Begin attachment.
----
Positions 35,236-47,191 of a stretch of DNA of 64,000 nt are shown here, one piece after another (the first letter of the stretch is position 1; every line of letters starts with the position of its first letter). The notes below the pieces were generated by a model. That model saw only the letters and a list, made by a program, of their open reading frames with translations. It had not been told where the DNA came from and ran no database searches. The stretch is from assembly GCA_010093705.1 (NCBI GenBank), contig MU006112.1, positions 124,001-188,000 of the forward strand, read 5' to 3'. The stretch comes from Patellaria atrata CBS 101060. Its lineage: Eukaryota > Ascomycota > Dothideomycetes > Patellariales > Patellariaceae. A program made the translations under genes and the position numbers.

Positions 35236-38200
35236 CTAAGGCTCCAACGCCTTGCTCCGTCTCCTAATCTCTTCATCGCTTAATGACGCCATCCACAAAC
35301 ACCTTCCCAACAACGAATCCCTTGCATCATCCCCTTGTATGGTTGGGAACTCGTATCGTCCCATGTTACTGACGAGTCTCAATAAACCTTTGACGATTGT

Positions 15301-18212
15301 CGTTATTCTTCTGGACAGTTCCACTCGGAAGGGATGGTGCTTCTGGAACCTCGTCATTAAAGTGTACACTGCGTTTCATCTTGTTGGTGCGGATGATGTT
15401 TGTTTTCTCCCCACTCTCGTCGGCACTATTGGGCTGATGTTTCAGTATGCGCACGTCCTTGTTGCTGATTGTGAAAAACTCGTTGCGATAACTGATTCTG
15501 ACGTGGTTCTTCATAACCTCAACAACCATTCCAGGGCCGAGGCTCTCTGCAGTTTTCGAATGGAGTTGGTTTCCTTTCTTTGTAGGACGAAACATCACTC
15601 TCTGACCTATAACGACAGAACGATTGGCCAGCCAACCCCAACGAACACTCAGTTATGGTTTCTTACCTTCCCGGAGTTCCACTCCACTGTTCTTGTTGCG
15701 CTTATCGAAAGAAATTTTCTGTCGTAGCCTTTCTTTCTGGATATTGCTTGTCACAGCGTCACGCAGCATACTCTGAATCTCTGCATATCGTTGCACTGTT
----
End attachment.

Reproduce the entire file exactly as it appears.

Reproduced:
Positions 35,236-47,191 of a stretch of DNA of 64,000 nt are shown here, one piece after another (the first letter of the stretch is position 1; every line of letters starts with the position of its first letter). The notes below the pieces were generated by a model. That model saw only the letters and a list, made by a program, of their open reading frames with translations. It had not been told where the DNA came from and ran no database searches. The stretch is from assembly GCA_010093705.1 (NCBI GenBank), contig MU006112.1, positions 124,001-188,000 of the forward strand, read 5' to 3'. The stretch comes from Patellaria atrata CBS 101060. Its lineage: Eukaryota > Ascomycota > Dothideomycetes > Patellariales > Patellariaceae. A program made the translations under genes and the position numbers.

Positions 35236-38200
35236 CTAAGGCTCCAACGCCTTGCTCCGTCTCCTAATCTCTTCATCGCTTAATGACGCCATCCACAAAC
35301 ACCTTCCCAACAACGAATCCCTTGCATCATCCCCTTGTATGGTTGGGAACTCGTATCGTCCCATGTTACTGACGAGTCTCAATAAACCTTTGACGATTGT

Positions 15301-18212
15301 CGTTATTCTTCTGGACAGTTCCACTCGGAAGGGATGGTGCTTCTGGAACCTCGTCATTAAAGTGTACACTGCGTTTCATCTTGTTGGTGCGGATGATGTT
15401 TGTTTTCTCCCCACTCTCGTCGGCACTATTGGGCTGATGTTTCAGTATGCGCACGTCCTTGTTGCTGATTGTGAAAAACTCGTTGCGATAACTGATTCTG
15501 ACGTGGTTCTTCATAACCTCAACAACCATTCCAGGGCCGAGGCTCTCTGCAGTTTTCGAATGGAGTTGGTTTCCTTTCTTTGTAGGACGAAACATCACTC
15601 TCTGACCTATAACGACAGAACGATTGGCCAGCCAACCCCAACGAACACTCAGTTATGGTTTCTTACCTTCCCGGAGTTCCACTCCACTGTTCTTGTTGCG
15701 CTTATCGAAAGAAATTTTCTGTCGTAGCCTTTCTTTCTGGATATTGCTTGTCACAGCGTCACGCAGCATACTCTGAATCTCTGCATATCGTTGCACTGTT